Wrongful Death Lawyer
Did you know that, in 2019, there were 5,237 large trucks and buses involved in a fatal crash? Moreover, did you know that from 2016 to 2019 the number of injury crashes involving large trucks increased by 13% (from 112,000 in 2016 to 127,000 in 2019)? As most everyday drivers know, driving next to semis and other large trucks increases anxiety and fear from other non-large truck drivers – as these statistics show, deservedly so. Interestingly, the question arises, why has there been an uptick in accidents in recent years? While most would agree to disagree on the root cause, one interesting possibility is that of the “chameleon carrier.”
What is a chameleon carrier?
A “chameleon carrier” is an FMC that attempts to mask noncompliance of safety regulations by creating (i.e., a new US MC Dot Number) or using an affiliated company under common operational control. They do this by shifting customers, vehicles, drivers, etc. to an affiliated company when the FMCSA places the other out of commission. FMCs often do this to avoid payment of civil penalties, loss of revenue, and compliance with applicable statutes or regulations.
Federal Motor Carrier Safety Standards
All Federal Motor Carriers (“FMCs”) must meet certain safety standards set forth by the Federal Motor Carrier Safety Act (“FMCSA”). 49 CFR § 385 enables the FMCSA to suspend or revoke the operating authority registration of for-hire motor carriers – i.e., chameleon carriers – that disregard safety compliance; permit persons showing disregard for safety compliance to control operations; or operate multiple entities under common control to conceal noncompliance with safety regulations. This rule was enacted to enhance the safety of commercial vehicle operations on United States highways.
49 CFR § 385 uses a two-part framework to determine whether FMCs are operating illegally. The first part determines whether the FMC has failed to meet safety standards and has attempted to conceal such noncompliance. If the first part is found, then the FMCSA evaluates the facts surrounding the conduct to determine whether the FMC has engaged in a pattern of safety violations and is using other entities under common control to avoid or mask the noncompliance. After weighing specific factors, if the FMCSA determines that the FMC has engaged in such conduct, the FMC may have its operating authority registration revoked and may be subject to civil or criminal penalties.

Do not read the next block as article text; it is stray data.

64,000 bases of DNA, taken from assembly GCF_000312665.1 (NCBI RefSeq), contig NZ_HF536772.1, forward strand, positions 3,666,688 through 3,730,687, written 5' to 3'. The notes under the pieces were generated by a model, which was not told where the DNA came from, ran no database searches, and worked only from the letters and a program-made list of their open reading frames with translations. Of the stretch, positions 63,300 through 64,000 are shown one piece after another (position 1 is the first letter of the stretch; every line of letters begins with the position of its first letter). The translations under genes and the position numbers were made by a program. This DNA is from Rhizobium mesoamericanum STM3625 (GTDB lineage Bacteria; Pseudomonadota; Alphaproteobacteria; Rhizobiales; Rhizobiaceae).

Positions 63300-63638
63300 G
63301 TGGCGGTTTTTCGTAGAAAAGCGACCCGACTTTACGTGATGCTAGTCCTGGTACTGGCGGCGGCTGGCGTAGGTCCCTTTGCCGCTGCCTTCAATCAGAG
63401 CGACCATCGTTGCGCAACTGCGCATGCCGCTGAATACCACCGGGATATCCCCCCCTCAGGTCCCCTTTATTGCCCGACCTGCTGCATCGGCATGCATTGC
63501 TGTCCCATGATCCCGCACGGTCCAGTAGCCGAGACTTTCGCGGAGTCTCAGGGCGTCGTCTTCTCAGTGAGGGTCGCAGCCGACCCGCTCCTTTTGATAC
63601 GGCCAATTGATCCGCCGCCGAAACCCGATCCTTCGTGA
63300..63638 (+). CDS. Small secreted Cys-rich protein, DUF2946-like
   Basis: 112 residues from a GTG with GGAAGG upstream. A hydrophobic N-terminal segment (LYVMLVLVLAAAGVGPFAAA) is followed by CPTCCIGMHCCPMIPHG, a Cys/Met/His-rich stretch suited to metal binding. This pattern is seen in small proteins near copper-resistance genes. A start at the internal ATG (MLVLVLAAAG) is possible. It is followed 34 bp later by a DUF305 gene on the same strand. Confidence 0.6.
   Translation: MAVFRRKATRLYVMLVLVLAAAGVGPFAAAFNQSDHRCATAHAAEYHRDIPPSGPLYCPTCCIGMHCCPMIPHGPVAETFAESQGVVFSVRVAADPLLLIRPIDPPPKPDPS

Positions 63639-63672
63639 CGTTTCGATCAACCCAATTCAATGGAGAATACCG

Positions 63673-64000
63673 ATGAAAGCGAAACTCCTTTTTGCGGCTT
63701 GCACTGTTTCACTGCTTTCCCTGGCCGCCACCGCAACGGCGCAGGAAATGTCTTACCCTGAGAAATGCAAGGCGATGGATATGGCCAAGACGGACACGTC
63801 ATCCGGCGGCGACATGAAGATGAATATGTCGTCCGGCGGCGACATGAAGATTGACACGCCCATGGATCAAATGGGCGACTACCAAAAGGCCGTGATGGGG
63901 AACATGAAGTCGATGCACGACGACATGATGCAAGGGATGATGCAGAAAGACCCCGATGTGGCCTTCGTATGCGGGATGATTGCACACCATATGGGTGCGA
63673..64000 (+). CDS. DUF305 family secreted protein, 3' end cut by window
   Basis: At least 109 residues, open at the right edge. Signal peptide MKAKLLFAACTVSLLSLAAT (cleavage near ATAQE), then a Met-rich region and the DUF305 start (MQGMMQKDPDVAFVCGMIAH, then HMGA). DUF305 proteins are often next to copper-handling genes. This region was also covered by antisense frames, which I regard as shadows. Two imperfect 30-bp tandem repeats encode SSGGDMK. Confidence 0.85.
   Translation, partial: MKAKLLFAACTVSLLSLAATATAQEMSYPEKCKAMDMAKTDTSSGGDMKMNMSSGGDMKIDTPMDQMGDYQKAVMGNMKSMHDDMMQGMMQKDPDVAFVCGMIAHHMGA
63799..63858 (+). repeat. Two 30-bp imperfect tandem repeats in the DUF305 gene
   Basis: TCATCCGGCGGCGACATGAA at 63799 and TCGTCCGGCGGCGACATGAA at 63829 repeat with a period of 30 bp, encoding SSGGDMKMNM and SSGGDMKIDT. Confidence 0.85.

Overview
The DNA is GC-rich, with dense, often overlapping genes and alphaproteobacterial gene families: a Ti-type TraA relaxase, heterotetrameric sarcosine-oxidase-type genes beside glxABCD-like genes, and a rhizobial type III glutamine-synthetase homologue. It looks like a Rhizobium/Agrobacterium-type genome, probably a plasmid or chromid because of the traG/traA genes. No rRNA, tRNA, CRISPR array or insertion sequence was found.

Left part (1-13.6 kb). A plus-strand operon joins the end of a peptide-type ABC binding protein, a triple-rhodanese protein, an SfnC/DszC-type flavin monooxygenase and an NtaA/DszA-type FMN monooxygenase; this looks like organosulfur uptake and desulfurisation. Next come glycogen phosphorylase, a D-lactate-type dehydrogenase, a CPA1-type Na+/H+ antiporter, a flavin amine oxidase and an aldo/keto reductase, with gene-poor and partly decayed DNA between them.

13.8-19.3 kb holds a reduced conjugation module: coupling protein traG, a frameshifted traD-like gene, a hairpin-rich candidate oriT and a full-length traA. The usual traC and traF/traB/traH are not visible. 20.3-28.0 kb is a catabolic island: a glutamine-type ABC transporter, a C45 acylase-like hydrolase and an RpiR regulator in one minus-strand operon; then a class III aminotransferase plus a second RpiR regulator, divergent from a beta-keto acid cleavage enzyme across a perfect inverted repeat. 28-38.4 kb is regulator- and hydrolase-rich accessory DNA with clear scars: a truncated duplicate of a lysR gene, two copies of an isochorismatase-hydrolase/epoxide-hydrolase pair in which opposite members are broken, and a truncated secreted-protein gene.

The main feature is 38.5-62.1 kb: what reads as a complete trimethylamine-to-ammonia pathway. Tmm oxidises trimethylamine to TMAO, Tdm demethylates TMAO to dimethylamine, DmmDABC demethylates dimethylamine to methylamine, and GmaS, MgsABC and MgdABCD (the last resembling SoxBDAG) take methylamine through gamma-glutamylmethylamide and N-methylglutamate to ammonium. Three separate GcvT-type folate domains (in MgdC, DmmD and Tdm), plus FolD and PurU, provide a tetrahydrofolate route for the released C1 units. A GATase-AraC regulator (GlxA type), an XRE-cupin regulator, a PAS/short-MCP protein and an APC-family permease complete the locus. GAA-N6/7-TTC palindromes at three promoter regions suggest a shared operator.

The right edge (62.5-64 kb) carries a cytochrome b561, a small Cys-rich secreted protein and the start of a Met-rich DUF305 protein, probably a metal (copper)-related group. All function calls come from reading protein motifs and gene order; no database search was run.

FMCSA’s 49 CFR § 385.5 establishes a safety fitness standard. The safety fitness standard requires that an FMC demonstrate it has adequate safety management controls in place that function to ensure acceptable compliance with applicable safety requirements to reduce the risk of collisions and injury on United States roadways.
An Example of Failure to Meet Safety Standards
For example, imagine an accident resulting in a fatality occurs on the I-15 South – the highway runs through Las Vegas and down into the Southern Valley of California. Imagine further that a large truck driver has just gotten back on the road after driving 12 hours the day before with no rest stops, and had a 6-pack at lunch. While attempting to merge onto the freeway, the truck driver cuts off a family making their way to San Diego. As a result, the family car swerves to avoid the incoming semi, loses control and overturns (rolls over), and two of the family members pass away, and the other two are in the hospital with serious injuries. Further imagine that this was not the first time the truck had an incident like this and had just failed to meet the safety fitness safety standard and created a new US MC Dot Number in order to keep operating – illegally. What happens?
Here, the FMC, and the driver specifically, is acting in violation of 49 CFR § 385.5(c) – the improper use and driving of motor vehicles. This section is governed by the FMCSA’s 49 CFR § 392. More specifically, 49 CFR § 392.4(a)(2) prohibits a driver on duty to possess or be under the influence of any substance. Here, the driver was on duty and under the influence of alcohol when the injury occurred. Therefore, the driver violated 49 CFR § 392.4(a)(2).
The FMCSA, when applying its two-part test to determine whether this company adequately met the safety standard, would likely find the factor from 49 CFR § 385.7 (b) – the frequency and severity of regulation violations – determinative. This is because the driver violated 49 CFR § 392.4(a)(2) – a severe regulatory violation, not only on this occasion, but also on a prior occasion which resulted in the failure of adequately meeting the safety fitness standard. Thus, the driver and the company could be liable for extensive penalties.
So, while there are remedies for a situation like this, the best way to prevent it is to stay alert while driving – stay safe out there!
Thanks to Eglet Adams – well-regarded wrongful death lawyers – for their insight on Chameleon Carriers.